STUFFLEBEEM: And now, the second question was?

QUESTION: Reports that some of the food supplies coming into the country are being modified or altered by the Taliban. Maybe poisoning the food supplies.

STUFFLEBEEM: The United States has obtained information that the Taliban might intend to poison humanitarian food stuffs.

The report that we would do that is categorically false. We would never poison any food stuffs. We are humane people; we want to provide humanitarian assistance to those in need. It's just beyond our comprehension that we would consider poisoning a food source.

But we have obtained information, so I will confirm for you, that there are reports that the Taliban might poison the food and try to blame the United States.

QUESTION: Are you talking about the HDRs or some other -- or wheat, or what kind of food are you talking about?

STUFFLEBEEM: Well, the United States is providing more than just the HDRs. We're providing, I think, the predominance of what humanitarian assistance has been brought to bear to date. So I think that -- I don't know the context of how the Taliban has characterized this threat, but I would view that they might consider any food source or any humanitarian aid as something that they might taint.

QUESTION: But you have no evidence they have done this. You have reports, not open-source reports, but you have other reports indicating that they may intend to do this? Is that how you're stating it?

STUFFLEBEEM: I would say they are not open-source reports. I would say we obtained information that they may intend to do that.

QUESTION: Can you explain a little more about... QUESTION: Admiral, could you clarify, the Marine MH-53s, were they off the Peleliu, or were they operating from a land base in Pakistan?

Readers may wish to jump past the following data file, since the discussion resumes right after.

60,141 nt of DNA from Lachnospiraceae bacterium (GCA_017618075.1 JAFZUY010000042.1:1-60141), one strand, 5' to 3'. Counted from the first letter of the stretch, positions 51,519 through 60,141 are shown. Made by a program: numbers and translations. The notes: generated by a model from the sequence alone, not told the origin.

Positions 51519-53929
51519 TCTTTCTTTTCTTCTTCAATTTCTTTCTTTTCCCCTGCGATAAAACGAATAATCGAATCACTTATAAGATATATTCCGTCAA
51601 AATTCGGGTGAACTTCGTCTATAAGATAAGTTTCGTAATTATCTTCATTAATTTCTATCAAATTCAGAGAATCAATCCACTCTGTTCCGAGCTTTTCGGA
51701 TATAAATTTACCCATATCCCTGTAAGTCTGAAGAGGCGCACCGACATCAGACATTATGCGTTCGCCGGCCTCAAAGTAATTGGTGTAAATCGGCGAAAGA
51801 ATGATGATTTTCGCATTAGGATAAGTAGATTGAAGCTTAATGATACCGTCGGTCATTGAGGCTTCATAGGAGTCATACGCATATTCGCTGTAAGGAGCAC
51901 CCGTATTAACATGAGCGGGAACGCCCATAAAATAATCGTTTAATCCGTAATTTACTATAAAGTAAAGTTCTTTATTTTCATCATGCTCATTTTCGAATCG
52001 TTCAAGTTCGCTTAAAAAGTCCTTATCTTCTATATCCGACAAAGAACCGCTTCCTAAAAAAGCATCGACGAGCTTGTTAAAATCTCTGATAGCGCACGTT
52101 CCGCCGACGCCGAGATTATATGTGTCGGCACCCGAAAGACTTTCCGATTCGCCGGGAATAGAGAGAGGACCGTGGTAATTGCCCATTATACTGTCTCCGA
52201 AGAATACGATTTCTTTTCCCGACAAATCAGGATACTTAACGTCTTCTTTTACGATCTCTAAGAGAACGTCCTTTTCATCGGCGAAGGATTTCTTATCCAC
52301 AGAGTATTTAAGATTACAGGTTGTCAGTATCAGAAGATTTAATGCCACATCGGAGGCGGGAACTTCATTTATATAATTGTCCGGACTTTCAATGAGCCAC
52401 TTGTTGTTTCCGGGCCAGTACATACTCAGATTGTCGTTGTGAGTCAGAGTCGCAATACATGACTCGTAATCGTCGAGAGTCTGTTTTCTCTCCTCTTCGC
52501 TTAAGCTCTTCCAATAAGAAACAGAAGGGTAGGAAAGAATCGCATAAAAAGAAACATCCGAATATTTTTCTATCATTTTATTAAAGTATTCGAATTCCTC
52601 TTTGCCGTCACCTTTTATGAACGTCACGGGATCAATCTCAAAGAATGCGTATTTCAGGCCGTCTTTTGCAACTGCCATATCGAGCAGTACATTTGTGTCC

STUFFLEBEEM: If you don't mind, I would not like to characterize where they're operating from.

You know generically what forces we have in the area. You know that Marines typically come on amphibious ships. Whether they were operating off the ship or off a land base is really immaterial to this.

QUESTION: Admiral, there are some reports on the ground that the coalition air campaign is actually gaining -- strengthening support for the Taliban. And the Taliban feeling a little bit more confident handing out weapons to people there. Does that present a problem? Are you concerned about that? And how do you differentiate good guy from bad guy if that's the case?

STUFFLEBEEM: Well, this is another instance of very imprecise information coming from inside this enemy environment. I could take that a couple of different ways. I would view that as a very desperate measure if they are drafting or conscripting people and then arming them to fight.

STUFFLEBEEM: I think that's a desperate situation if that were true. On the other side, it's also of alarm if there are more forces that may be coming to bear in this campaign to fight against us.

QUESTION: If I could follow-up, has the U.S. struck a deal for the base in Uzbekistan? Is there a lease there or some kind of deal with the Uzbeks?

STUFFLEBEEM: I'd have to ask you to take that to policy. I don't know anything about a base contract or lease.

QUESTION: It's now two and a half weeks into this campaign. What have you learned about the strengths and the vulnerabilities of your enemy? Do you see the Taliban any differently now than you did before the campaign began?

STUFFLEBEEM: That's a good question and I can take that pretty far along, so let me think briefly.

They are proven to be tough warriors. We're in an environment they obviously are experts in and it is extremely harsh. I am a bit surprised at how doggedly they're hanging on to power -- I think that's the way to put it. For Mullah Omar to not see the inevitability of what will happen surprises me.

But we are prepared to take however long is required to bring the Taliban down. I think that's the best way to answer that.

QUESTION: Given that surprise, is the only implication of that, as far as tactics and strategy, that you need to be more patient than you might have thought you would need to be? Is that the only strategic implication or tactical implication?

STUFFLEBEEM: We definitely need to have patience. The entire world needs to recognize that terrorism and terrorists are a much different kind of threat than we have ever faced before. As the secretary has said...

AARON BROWN, CNN ANCHOR: The admiral is going to continue -- the admiral is continuing his briefing. We are going to go to the president. President Bush is in Glen Burnie, Maryland to talk about the economic stimulus package and so we will pick up the president now.